Writing CTF Challenges for Community College CEH course(samples within)

I’m the CTF guy for the community college and I’ve been writing challenges for the college’s courses that can utilize CTF(mostly hacker jeopardy and the challenges here not actual owning) to make the classes more interesting.

What I want to know is if someone knows of a group or community somewhere where I can show challenges and get feedback on whether I need to add hints or if I’m expecting way too much. I wrote the practical final for the forensics course which is how I got this role but one of the biggest things is making sure I don’t make the challenges beyond anything that they can solve.

The college is also might be hosting an event this spring so I’ll have harder challenges there. I’ll be continuing to write challenge generators/challenges in the mean time.

I need to know if there’s some community out there that has guidelines or some guidance as to what I should expect from community college students since I know I’m not the normal student in this area.

I have a large list of challenges I’ve already wrote including generators that I can share to show what I’ve already wrote.

I have literally zero formal training in writing CTF challenges or the like. My primary major isn’t even related to pentesting as this is just a hobby for me.

I guess I need to include a flag to give you guys an idea. Below is the flag called “Really Simple Algorithm - Fake it till you make it”.

The Elemantalists want you to forge a signature on the message “Use hashes to mitigate Blind Signing Attacks”. They have thankfully let you send your message to their signing server to have it signed.
You and your friend already setup a blinded signature now it’s up to you to get the signature on the original message.
You set your random integer r as 211. The server sent you back the information attached.

They want you to give to them a signature on the original message encoded in hex. Just the hex digits without any extra information.

The file they’re given is included below and is named “sign_your_soul_away_here.totally_legit”

Here’s the information you already had.
You sent the server your blinded message M’.

The server replied with the following message.

Your message M’ has been signed and the response S has been given along with your message.



There’s a bonus flag if they can give me what the original message they were encoding was. It’s only worth 15pts but I feel like it’s adequate. The main flag is worth 175pts also if that helps anyone.
That flag is not vulernable to near primes, small e, small d or similar attacks. Also they’re given the hex values instead of having to decode the actual RSA public key because I don’t know if they’d be able to figure out how to do it w/o some serious nudging and I don’t want them to get frustrated and give up.

I should say that they’ll have access to papers like the one attached below in the Canvas Module labeled “Additional Outside Resources”.


It’s what it looks like. It’s a paper on common rsa attacks showing you how to do them by hand and some python code they can copy/paste them.
Canvas for those of you not in school or have people in college is basically the Education CMS system that a lot of school’s use. It breaks up sections of the course into modules and you can link to files etc. So that document and other papers I’ve wrote will be there.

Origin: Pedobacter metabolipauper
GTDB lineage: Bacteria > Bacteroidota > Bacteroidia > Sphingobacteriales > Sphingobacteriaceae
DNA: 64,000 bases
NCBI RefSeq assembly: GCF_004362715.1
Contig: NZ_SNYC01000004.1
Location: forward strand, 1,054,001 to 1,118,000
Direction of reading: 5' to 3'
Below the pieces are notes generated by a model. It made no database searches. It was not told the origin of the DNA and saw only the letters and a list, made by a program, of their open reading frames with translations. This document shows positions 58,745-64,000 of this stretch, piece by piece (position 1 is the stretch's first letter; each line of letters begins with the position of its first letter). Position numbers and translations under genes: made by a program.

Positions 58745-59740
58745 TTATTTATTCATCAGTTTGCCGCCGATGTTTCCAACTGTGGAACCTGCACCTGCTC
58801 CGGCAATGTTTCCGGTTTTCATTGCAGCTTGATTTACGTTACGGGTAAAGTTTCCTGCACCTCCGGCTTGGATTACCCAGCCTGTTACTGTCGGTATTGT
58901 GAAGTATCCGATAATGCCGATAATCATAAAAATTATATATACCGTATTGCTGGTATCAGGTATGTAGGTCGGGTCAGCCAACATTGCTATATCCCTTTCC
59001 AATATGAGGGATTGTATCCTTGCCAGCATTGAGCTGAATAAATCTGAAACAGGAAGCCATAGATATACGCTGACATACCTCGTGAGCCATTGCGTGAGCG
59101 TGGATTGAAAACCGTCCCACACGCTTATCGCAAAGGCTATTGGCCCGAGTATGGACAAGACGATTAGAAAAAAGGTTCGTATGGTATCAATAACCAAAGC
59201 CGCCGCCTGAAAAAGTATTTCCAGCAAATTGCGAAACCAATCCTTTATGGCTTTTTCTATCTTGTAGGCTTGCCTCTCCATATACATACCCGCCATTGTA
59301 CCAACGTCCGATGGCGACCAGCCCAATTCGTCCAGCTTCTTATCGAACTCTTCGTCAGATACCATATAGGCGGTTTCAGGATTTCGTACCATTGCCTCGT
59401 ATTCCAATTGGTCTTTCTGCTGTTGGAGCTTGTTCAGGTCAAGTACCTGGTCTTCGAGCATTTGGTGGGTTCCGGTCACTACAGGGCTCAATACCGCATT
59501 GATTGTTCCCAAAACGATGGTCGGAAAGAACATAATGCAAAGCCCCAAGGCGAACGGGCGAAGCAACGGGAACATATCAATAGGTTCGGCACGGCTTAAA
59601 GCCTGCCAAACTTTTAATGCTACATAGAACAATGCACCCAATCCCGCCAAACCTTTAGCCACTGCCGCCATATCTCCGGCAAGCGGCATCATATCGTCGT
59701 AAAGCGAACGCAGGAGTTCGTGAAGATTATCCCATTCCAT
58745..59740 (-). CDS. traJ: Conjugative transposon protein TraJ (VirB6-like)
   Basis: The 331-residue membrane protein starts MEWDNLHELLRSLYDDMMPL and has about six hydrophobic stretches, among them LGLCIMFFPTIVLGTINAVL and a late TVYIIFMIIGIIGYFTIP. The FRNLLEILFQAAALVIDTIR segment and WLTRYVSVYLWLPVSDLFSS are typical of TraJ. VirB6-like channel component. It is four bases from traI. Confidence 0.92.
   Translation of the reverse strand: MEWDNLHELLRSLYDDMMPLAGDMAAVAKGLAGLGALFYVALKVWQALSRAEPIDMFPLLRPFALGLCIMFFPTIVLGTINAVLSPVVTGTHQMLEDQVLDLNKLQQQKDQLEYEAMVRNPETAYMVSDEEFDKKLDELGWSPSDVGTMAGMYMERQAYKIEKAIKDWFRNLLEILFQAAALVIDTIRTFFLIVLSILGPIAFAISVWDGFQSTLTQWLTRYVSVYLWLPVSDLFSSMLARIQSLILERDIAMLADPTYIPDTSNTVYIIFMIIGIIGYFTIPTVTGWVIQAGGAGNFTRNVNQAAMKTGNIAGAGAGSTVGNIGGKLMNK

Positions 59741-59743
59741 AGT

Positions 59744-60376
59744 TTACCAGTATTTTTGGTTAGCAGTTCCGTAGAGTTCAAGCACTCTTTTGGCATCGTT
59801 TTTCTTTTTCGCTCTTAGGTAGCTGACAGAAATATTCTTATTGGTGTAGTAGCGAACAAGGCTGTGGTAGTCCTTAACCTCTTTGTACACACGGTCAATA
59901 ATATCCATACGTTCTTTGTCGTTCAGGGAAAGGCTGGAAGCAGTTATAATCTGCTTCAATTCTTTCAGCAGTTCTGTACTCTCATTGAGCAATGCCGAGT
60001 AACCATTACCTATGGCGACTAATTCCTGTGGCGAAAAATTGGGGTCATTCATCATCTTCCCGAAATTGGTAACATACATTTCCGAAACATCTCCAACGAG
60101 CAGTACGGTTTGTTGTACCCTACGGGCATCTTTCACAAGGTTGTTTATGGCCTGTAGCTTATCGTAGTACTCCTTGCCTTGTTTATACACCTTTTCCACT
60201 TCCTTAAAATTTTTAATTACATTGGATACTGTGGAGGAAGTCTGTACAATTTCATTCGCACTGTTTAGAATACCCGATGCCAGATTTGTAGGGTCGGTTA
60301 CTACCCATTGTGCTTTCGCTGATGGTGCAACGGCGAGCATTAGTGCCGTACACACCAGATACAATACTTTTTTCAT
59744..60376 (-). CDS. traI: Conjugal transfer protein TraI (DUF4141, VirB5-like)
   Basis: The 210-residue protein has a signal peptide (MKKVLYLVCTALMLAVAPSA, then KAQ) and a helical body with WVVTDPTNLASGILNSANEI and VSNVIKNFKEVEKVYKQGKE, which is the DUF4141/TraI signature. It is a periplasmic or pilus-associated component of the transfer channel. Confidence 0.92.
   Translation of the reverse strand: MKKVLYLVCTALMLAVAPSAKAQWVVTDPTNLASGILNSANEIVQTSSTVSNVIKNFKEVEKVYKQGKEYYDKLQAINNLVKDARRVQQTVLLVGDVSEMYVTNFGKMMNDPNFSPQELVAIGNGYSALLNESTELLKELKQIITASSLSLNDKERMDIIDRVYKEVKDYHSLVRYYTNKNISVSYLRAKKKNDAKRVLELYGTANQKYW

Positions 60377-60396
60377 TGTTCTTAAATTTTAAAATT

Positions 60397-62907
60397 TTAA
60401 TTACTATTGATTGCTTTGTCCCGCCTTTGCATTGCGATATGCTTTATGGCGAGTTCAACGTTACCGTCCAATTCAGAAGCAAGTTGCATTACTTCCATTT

The class I’m talking about is the one that’s targeting CEH’s exam objectives.

I had a similar course at my college, and the most annoying thing was knowing the flag but not the format how it is to be submitted (spaces, caps, …). So thats something you should avoid at all cost.

I think the difficulty depends on the lecture. Also is this more of a live-ctf or more homeworkish?

It’s available for them to do during the set times of the class. It’s a sorta-live CTF.

Also menessim here’s the thing with the flags. I have them setup as regex in CTFd along with the normal flag in a static mode. Basically As long as the string they submit contains the flag I allow it as a solve. So let’s say they have a flag that’s a sha256 hash.


So if the submit


Or if they include a bit of the instructions in it still matches like so.
Let’s say the flag was stated in the following sentence “The flag is d1bc8d3ba4afc7e109612cb73acbdddac052c93025aa1f82942edabb7deb82a1”

is d1bc8d3ba4afc7e109612cb73acbdddac052c93025aa1f82942edabb7deb82a1

will be matched as valid. This way I don’t have to worry about them submitting some of the string and accidentally paste that as the flag. I want to avoid such issues.
The flag above just requires them to submit the hex encoded string of the flag.
If they submit it as uppercase hex, it takes it. If they submit it in the form that python does it (sample value) 0x1337dead8eefL. It’ll still work even though I was asking for 1337dead8eef.

I’m mainly talking about the difficulty of the challenges for them. The one above is a sample of the harder crypto ones I made.

The school might be hosting a live CTF so it’ll be part of a one-day event. Otherwise it’ll be something they work on throughout the 8 weeks of the course. I believe they do CTF challenges for one class period every other week or something like that. Of course there’s nothing stopping them from taking a challenge home to try and finish it then.

None of this stuff is graded also it’s purely for fun and to get them to do things related to the field that they’ll be going into.